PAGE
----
The senior keeper at Big Cat Rescue – Chris Poole – decides to give the big cats some catnip. The goal is to find out whether or not big cats like catnip. He gets some catnip from a plastic jug and fills a brown paper bag. He goes on to crumple the brown paper bag into a ball. Several big cats are given the paper bag filled with catnip and filmed to observe the reactions.
The first big cat to be tested was a tiger named Alex. The tiger bites the bag several times until the catnip is revealed. It didn’t seem to have any problems with the catnip. A leopard named Reno was next to be exposed to catnip. It walked over to the bag and started biting it. The leopard reacts differently to the bag laced with catnip. It starts rolling on the ground.
A pair of lynx were next to sample a paper bag exposed to catnip. The lynx has recognizable pointy ears, and there are four types. The catnip doesn’t seem to affect them too much, but there is noticeable signs of fatigue. One lynx yawns, and its eyes appear to be blurry or dazed.
The next big cat to be tested is an albino tiger named Zabu. It is shown rolling on the ground. There’s also a panther in this video. It is named Sabre. The panther is on the ground grasping at the bag. It makes a couple of unique facial expressions while growling at the bag. It makes a lunge at the bag and lands on its back while wrestling with the bag.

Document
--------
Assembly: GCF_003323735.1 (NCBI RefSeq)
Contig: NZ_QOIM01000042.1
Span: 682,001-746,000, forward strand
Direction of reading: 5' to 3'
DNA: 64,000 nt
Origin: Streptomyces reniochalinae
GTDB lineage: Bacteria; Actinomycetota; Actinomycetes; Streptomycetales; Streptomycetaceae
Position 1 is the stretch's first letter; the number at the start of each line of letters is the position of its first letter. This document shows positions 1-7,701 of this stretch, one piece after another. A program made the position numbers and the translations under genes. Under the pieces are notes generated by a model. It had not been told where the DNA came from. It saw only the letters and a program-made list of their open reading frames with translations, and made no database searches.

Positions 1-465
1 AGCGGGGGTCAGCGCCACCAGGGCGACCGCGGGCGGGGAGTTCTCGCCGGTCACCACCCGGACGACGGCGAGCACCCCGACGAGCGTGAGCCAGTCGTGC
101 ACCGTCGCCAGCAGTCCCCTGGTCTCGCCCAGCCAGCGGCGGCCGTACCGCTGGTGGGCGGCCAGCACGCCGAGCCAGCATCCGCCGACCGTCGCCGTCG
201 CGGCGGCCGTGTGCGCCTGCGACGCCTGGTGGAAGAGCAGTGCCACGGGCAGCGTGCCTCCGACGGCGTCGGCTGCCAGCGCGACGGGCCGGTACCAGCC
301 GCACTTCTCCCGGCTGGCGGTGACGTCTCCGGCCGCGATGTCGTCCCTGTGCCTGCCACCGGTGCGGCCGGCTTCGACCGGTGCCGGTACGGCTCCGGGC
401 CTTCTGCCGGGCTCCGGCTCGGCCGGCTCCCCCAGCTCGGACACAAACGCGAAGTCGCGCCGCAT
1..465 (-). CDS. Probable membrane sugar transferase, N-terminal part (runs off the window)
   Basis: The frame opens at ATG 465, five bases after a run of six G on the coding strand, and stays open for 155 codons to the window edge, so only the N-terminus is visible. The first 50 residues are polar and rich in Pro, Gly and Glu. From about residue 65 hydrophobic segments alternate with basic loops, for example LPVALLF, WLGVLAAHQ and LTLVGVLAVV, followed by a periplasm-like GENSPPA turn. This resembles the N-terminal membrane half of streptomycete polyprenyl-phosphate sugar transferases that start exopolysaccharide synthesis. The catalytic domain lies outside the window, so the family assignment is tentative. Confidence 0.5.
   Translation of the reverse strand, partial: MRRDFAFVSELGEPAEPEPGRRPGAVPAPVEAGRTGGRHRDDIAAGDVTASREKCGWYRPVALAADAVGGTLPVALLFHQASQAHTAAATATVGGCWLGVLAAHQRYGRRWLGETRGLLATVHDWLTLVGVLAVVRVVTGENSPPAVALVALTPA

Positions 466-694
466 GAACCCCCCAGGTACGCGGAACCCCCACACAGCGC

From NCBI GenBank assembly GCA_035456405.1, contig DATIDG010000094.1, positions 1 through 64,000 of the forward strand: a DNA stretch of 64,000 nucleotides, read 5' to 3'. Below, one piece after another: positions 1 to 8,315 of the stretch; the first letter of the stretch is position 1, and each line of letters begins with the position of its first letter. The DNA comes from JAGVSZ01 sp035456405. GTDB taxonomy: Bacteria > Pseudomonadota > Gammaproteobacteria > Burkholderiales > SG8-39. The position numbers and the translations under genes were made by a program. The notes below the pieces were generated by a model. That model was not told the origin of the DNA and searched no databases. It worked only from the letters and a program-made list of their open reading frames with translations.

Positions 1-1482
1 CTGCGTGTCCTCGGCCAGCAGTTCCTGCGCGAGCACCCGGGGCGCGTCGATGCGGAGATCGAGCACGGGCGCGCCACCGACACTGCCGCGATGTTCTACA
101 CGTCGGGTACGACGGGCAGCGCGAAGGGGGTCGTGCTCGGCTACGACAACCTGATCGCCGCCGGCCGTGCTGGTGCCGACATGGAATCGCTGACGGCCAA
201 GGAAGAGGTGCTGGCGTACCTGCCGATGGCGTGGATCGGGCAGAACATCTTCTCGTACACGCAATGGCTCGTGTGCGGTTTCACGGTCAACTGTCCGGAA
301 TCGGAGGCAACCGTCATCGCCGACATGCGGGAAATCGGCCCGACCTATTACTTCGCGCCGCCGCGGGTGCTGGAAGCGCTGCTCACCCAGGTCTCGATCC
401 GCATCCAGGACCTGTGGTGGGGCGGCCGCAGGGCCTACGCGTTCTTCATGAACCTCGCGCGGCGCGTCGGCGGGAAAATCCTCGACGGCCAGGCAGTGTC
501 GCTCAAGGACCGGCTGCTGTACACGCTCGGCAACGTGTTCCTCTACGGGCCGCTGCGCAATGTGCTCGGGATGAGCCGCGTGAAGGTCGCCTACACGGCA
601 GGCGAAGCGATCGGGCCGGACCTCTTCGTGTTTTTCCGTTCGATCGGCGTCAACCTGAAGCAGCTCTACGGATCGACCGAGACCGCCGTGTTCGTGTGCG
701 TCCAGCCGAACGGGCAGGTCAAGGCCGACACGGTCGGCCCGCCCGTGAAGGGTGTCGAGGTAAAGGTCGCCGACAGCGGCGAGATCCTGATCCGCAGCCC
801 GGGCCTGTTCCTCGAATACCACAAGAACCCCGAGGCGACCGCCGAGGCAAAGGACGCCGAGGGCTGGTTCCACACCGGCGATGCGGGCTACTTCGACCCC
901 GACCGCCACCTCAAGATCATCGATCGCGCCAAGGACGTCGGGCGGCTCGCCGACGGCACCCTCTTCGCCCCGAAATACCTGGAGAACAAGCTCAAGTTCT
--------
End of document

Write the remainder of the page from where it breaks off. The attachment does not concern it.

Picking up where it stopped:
Another leopard or lynx named Amazing Grace rolls on the ground and covers its head with its paws. The last big cat to be tested was Joseph the lion. It didn’t react at all to the paper bag filled with catnip.
Catnip is a plant native to Europe, the Middle East, and parts of China. It contains the essential oil nepetalactone, which repels mosquitoes and flies. It also attracts cats. Catnip is commonly used to keep cats busy. If the cat is exposed to too much catnip it may drool, become sleepy, and be anxious.
Interacting with a cat exposed to catnip may lead to scratching, biting, and growling. The effects are short-term, lasting about 15 minutes. Only 33% of cats are affected by catnip and the responses to catnip are hereditary.
What do you think?